When he withdrew from the Paris climate agreement, Donald Trump gave a speech so filled with falsehoods that it triggered detailed rebuttals by publications ranging from Politifact to Scientific American. The Washington Post‘s “Fact Checker” column, which hands out “Pinocchios” for false or misleading statements, was forced to note that “we do not award Pinocchios in roundups of speeches.” But by then Trump probably had more Pinocchios than the Disneyland gift shop. Sign at Tompkins Square Park protest. Photo credit: Meshae Studios, flickr But Trump is not the only truth-denier in the Republican Party.

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Isaiah J. Poole

People’s Summit Drives New Wave of Progressive Candidates

The Cook Political Report, one of the most respected handicappers of political races, doesn’t count New Jersey’s fourth congressional district – which encompasses most of central New Jersey – as even plausibly competitive for a Democrat. It’s now represented by a Republican, Christopher Smith, who is in his 19th term. In 2016, the district voted 56 percent for Donald Trump. But Jim Keady – a restaurant owner who has also been active with New Jersey Organizing Project, a People’s Action affiliate – believes he can unseat Smith as a Democrat by throwing out the traditional “centrist” playbook political consultants say you have to use to win in a district like the New Jersey Fourth and instead running boldly as a progressive, Bernie Sanders-style populist.

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Tobita Chow

Working Together in a Time of Crisis

Tobita Chow delivered the following speech to the “From Resistance to Power” session at the People’s Summit, a gathering of more than four thousand progressive activists in Chicago over the weekend of June 9-11, 2017. We live in a time of crisis. Billionaires and white nationalists have gone from lobbying the White House to living in the White House. This is an old story. Time and time again, the One Percent have tried to divide us by race and nationality, to get us to point the finger at one another, in order to consolidate their own power. But we have found the enemy, and it is not each other. It is corporate power and the billionaire class, which sow division between us and profits off the suffering of our communities. Together we will defeat them and take power.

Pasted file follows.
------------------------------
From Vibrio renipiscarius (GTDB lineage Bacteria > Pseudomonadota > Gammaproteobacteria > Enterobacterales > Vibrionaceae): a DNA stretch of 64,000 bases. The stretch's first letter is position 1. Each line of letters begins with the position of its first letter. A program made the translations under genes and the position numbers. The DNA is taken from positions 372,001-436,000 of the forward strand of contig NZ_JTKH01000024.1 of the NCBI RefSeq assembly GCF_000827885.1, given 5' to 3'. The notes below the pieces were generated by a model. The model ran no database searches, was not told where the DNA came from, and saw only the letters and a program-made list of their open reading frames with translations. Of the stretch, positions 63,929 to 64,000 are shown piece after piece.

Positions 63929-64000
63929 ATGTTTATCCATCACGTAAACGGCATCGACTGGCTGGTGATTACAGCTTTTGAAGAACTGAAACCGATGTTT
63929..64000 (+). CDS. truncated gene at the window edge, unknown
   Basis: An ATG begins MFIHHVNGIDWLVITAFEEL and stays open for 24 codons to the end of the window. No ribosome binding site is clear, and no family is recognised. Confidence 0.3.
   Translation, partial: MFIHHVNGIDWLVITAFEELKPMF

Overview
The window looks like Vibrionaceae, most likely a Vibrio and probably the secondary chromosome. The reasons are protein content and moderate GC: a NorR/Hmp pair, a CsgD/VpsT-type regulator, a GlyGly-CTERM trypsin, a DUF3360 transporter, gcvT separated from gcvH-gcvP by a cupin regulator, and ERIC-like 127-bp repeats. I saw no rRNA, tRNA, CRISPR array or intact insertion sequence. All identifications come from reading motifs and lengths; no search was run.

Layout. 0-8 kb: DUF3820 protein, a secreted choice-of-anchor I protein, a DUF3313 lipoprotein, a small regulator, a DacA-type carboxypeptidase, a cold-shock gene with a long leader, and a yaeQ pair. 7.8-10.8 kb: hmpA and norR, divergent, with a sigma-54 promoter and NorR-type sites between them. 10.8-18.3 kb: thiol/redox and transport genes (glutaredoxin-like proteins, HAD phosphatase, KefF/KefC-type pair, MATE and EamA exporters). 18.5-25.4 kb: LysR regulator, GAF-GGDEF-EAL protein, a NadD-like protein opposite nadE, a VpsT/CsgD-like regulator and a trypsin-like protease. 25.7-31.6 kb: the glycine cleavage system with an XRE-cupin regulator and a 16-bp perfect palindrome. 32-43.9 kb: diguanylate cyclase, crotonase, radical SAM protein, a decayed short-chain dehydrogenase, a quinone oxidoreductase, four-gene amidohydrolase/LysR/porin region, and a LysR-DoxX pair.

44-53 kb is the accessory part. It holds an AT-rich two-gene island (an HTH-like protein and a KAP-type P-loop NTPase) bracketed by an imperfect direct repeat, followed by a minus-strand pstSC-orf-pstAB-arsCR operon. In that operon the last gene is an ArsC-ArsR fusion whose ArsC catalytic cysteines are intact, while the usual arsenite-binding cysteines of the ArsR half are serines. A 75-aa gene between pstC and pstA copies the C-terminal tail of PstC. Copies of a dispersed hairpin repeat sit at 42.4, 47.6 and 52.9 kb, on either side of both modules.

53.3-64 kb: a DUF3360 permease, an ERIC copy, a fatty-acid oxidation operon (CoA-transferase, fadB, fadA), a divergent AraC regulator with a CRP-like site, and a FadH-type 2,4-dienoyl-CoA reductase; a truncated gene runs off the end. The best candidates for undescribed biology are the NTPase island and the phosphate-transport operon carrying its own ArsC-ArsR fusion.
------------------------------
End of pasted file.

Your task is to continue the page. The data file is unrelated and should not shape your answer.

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Leo Gerard

Trump Offers Fool’s Gold to Fund Infrastructure

Donald Trump surrounds himself in gold. The signs on Trump buildings shimmer in it. His penthouse in New York is gilded in it. He claims now to have found the alchemy to conjure $1 trillion in infrastructure gold. He plans to put up a mere $200 billion in federal funds and stir it together with $800 billion in private investment and state dollars. That is fool’s gold. A falsely-funded infrastructure program is a massive broken promise. America needs real improvements to roads, bridges, schools, hospitals, airports, water systems and railways. That requires a commitment of real tax dollars, not the relinquishment of America’s public assets to profit-seeking private Wall Street entities. Americans should not be charged twice for maintenance of the public good, once through tax breaks to investors and again in outrageous tolls and fees the investors charge.

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Erica Nanton

What I Learned Carrying a Cross From Chicago to Springfield

The two hundred miles I walked from Chicago to Springfield with my dear friends from Fair Economy Illinois have special meaning to me. We marched fifteen days to demand a budget for our state that puts people and planet first. Throughout this beautiful and grueling journey, I carried a wooden cross in memory of my cousin, Elijah Murphy Jr. Elijah was a father of four and the light of his family. Early one morning last November, on his way to work in Chicago’s Back of the Yards, he was shot to death in front of his eldest daughter. I carried Elijah’s cross because I know his life – and the lives of the nearly 800 loved ones we lost in Chicago to gun violence last year – could have been saved. And the first step to saving lives is for our elected officials to step up, do their jobs and provide our communities with the resources they need.

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Jeff Bryant

DeVos Education Hires Bode Ill For Students’ Rights